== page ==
What does Clive Barker mean to me today? Well, I’m not a fanboy anymore but I still love his work and I know I’ll be reading him for the rest of my life. Some books, when you return to them after a long time seem limited and shallow: you feel you’ve grown out of them. Not with Clive Barker. He’s just so goddamned good!

My favourite Barker book is probably Gallilee. There is a scene in the book where the eponymous hero burns incense on a fire on a beach in order to attract the female protagonist out of the holiday home she is staying in. For me this is a good metaphor for the attraction of the book and, indeed, all Barker’s books. There is something potent and intoxicating about them. Barker pleasures us like no other writer can and he does it by accessing the deepest parts of our psyche. ‘Exotic’ is also a good word to use in relation to his work. I can’t think of any other writer who combines such a powerful imagination with the ability to write like an angel. This is not the place for a critical analysis of his work but he certainly deserves to be studied and researched. There are many themes and aspects to his work which will stimulate academic research. The Faustian pact with the Devil is one. Redemption is another. The character of houses in his work is also a potential area to be explored.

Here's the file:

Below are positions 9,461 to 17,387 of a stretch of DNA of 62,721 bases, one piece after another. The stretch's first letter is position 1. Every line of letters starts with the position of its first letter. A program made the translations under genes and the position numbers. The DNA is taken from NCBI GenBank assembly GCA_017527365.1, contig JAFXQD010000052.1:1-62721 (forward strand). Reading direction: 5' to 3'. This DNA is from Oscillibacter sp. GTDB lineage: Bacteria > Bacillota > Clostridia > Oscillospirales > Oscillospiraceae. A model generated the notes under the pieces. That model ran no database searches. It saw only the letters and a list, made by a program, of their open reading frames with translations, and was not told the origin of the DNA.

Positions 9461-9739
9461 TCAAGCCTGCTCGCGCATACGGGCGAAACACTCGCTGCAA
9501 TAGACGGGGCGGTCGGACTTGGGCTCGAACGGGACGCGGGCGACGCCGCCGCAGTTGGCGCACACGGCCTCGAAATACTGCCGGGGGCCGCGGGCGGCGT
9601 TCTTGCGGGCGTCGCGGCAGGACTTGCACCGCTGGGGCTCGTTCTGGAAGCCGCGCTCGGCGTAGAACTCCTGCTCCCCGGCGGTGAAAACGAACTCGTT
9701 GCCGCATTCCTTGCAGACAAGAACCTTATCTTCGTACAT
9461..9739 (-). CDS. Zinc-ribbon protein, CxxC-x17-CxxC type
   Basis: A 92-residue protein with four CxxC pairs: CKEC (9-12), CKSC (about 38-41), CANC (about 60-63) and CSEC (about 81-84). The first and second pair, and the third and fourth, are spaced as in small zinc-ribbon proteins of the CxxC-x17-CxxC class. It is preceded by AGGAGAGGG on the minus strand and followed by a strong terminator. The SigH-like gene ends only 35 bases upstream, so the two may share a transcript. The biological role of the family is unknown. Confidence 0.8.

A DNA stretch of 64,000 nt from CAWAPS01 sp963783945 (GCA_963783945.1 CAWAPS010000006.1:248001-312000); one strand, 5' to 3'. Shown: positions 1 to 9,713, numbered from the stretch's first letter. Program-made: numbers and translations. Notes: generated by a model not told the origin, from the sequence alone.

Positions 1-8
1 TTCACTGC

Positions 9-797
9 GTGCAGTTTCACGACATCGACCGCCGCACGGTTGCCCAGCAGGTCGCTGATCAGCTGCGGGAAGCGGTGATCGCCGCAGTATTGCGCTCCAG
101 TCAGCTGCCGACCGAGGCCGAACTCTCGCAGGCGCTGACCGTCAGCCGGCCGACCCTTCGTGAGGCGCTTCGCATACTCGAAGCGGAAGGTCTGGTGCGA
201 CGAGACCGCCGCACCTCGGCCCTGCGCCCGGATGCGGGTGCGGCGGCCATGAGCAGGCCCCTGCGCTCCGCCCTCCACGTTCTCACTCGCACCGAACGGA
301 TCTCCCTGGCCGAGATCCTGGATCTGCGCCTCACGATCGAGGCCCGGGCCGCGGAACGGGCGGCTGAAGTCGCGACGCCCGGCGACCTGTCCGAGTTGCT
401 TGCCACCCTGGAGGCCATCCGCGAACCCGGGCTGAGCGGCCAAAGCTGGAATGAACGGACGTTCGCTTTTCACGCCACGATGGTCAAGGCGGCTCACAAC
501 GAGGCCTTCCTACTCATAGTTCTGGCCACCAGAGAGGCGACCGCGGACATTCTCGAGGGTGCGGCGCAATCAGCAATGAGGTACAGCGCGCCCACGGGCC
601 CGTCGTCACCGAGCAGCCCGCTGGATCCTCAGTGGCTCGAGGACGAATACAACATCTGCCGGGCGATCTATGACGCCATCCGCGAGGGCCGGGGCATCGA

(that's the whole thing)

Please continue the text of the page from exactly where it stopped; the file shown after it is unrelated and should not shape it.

So that is why I like Clive Barker so much. I wish I could express better how his books make me feel but it is beyond my poor powers as a writer. I met the man once in Dublin when he was promoting Everville and I’m glad to be able to say that he is just as great a person in the flesh as he comes across in interviews, both filmed and written. To return to the Beatles, like they were, he is totally down to earth and handles fame extremely well.